Theater of Cruelty

The power of impotence

Futurability. The Age of Impotence and the Horizon of Possibility
Forfatter: Franco Berardi
Forlag: Verso Books (USA)
We need a new activism – not through revolutionary change, but through systematic efforts to develop a humane and free society.


Since Franco Berardi was part of the anarchist environment of Bologna's Radio Alice in the 60 century, he has worked tirelessly to understand the relationship between working life, culture and capitalism – to find the outlet for the liberating impetus that lay under the cultural the revolutions in Italy. That the anarchist movement was beaten with raw power seemed to confirm that the enemy was real and that the anarchists were part of a struggle against a society that was truly oppressive.

The Deception of Late Capitalism. When Berardi has followed various activist movements up to our days, all the way to the Occupy movement, which is discouraged, he ends up in a time he describes as "impotent". The reference to the male, bodily and sexual is more than a metaphor: At the center of the West's frustrated situation stands the white, male worker – precisely the class that is lured into new reactionary movements. The root of impotence – which in a broader sense is a depressive state of powerlessness – is an oppression not exercised through violence, but rather through the almost invisible forms of fraud, extortion and theft by late capitalism. According to Berardi, the fact that we cannot see how society loses our power is both the condition and effect of capitalism modus operandi: Precisely because we are convinced that there is no alternative to the lifestyles we are offered, the individual's horizon of possibilities shrinks – and life becomes a train where necessity is hooked on necessity and where the railroad determines the direction.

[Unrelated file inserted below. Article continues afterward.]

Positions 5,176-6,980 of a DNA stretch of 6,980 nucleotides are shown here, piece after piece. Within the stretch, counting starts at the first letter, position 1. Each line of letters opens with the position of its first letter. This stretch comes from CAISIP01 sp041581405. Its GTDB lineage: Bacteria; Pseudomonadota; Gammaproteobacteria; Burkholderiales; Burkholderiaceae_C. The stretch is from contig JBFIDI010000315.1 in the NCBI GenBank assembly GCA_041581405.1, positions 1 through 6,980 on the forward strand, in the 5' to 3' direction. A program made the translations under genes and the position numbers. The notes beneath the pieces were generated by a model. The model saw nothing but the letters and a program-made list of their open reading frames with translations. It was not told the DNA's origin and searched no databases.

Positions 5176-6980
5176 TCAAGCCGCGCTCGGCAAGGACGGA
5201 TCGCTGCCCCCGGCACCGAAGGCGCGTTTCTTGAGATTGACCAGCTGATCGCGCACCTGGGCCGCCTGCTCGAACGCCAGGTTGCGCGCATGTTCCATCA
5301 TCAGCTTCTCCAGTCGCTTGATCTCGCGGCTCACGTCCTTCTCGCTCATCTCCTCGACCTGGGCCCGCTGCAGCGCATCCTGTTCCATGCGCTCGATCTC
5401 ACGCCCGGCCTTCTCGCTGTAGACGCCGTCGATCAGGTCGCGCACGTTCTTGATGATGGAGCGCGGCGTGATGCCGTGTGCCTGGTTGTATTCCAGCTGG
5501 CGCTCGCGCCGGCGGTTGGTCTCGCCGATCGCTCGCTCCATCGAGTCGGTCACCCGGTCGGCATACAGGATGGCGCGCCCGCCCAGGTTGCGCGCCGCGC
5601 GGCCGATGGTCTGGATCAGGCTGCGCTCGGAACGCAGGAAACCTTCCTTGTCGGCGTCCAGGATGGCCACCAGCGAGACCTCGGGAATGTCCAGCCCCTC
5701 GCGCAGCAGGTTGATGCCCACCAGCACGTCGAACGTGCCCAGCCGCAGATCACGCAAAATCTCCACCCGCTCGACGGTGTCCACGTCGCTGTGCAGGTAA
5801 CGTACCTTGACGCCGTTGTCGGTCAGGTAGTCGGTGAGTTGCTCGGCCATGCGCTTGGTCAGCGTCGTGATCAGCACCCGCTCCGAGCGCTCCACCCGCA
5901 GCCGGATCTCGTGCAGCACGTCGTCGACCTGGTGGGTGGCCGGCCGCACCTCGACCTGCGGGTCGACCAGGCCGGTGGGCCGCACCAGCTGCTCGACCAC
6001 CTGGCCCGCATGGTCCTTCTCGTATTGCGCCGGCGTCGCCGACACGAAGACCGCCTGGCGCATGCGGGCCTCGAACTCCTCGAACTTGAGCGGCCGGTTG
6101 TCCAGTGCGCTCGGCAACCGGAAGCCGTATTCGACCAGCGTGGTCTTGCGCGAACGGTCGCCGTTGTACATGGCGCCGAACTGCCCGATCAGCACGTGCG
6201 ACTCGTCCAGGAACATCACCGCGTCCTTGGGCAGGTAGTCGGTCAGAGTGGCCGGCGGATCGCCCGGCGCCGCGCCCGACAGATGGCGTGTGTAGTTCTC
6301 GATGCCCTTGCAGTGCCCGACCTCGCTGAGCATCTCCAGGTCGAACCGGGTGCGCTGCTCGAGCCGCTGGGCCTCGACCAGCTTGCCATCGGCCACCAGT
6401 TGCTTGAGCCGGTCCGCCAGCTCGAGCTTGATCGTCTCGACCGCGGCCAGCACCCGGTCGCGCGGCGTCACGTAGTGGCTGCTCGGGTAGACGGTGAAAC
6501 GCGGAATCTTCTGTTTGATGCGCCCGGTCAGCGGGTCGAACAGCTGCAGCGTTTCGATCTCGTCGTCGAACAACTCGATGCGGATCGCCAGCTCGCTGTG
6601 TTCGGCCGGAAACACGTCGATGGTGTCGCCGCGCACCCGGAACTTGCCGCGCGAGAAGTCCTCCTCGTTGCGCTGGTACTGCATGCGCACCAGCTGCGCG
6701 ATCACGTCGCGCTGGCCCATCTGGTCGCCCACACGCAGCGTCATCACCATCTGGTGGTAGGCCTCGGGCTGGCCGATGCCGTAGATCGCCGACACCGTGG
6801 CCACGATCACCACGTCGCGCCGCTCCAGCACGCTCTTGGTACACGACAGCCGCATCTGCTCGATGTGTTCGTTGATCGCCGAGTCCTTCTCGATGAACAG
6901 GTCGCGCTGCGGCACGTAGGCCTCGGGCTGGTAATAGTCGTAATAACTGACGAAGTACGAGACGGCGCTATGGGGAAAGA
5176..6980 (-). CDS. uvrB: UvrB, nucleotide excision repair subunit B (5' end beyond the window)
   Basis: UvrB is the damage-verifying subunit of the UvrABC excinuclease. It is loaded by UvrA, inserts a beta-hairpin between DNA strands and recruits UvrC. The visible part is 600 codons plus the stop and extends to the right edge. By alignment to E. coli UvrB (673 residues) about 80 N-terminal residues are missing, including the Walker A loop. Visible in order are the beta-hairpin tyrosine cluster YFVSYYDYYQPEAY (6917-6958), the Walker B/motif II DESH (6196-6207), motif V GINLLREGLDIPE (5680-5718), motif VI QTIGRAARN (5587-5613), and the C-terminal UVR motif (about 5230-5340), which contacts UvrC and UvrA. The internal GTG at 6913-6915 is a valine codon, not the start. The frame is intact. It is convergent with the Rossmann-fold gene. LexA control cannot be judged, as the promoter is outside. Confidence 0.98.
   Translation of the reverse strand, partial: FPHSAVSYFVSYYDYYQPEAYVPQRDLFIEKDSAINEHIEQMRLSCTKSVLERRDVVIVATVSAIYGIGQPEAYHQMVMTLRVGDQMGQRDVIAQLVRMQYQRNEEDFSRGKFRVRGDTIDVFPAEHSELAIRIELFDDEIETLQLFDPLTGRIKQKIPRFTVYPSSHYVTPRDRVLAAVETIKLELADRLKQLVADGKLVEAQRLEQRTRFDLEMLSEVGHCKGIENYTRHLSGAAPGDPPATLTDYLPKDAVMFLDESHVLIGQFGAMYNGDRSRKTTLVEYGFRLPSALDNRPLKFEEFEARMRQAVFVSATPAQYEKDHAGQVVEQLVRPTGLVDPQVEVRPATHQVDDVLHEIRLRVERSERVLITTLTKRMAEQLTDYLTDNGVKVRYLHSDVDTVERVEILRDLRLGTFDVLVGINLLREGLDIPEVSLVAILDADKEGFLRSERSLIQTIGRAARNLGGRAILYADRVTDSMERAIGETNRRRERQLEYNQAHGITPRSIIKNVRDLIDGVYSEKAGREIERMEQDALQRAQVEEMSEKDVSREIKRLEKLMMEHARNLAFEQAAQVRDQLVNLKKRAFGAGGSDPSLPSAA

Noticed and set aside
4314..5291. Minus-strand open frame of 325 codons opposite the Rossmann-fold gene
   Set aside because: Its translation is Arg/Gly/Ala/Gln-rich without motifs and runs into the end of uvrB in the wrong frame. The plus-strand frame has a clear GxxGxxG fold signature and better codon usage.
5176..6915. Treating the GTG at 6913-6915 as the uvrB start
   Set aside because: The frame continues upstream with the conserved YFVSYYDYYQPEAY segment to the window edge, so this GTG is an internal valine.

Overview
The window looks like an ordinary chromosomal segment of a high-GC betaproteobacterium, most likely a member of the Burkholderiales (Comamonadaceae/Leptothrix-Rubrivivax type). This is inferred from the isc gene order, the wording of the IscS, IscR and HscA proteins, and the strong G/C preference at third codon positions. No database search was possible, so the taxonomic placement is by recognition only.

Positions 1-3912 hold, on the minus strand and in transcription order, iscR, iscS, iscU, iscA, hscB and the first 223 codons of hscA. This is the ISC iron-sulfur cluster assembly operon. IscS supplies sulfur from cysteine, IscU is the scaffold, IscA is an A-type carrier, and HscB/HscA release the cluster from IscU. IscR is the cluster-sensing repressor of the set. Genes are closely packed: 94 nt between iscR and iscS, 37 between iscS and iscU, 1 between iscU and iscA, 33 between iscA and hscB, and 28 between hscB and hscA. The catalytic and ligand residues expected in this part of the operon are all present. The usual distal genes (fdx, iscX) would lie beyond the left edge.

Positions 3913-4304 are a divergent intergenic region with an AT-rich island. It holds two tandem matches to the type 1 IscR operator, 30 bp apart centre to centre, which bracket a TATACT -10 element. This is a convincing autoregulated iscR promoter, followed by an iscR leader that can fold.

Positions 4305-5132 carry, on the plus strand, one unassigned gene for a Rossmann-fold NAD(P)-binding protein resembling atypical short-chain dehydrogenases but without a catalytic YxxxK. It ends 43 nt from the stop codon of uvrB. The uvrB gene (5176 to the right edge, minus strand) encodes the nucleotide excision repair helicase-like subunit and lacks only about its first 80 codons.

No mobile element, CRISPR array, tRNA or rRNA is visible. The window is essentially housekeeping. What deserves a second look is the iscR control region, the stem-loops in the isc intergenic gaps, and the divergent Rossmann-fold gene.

For an employee of an Asian technology company who works for lice pay and lives in the factory dorm, the slavery situation and the lack of resorts are visible and obvious. For unemployed young adults in the West who, through endless hours at the laptop, try to realize themselves through underpaid creative professions, the feeling of hopelessness is far more diffuse. Berardi is addressing the ever-expanding precariat – those who live from one short-term contract to another – and what he calls the "cognitariat" – those who sell their intelligence and creative abilities for the living, who, like the classic proletariat, is systematically prevented from really changing their living conditions.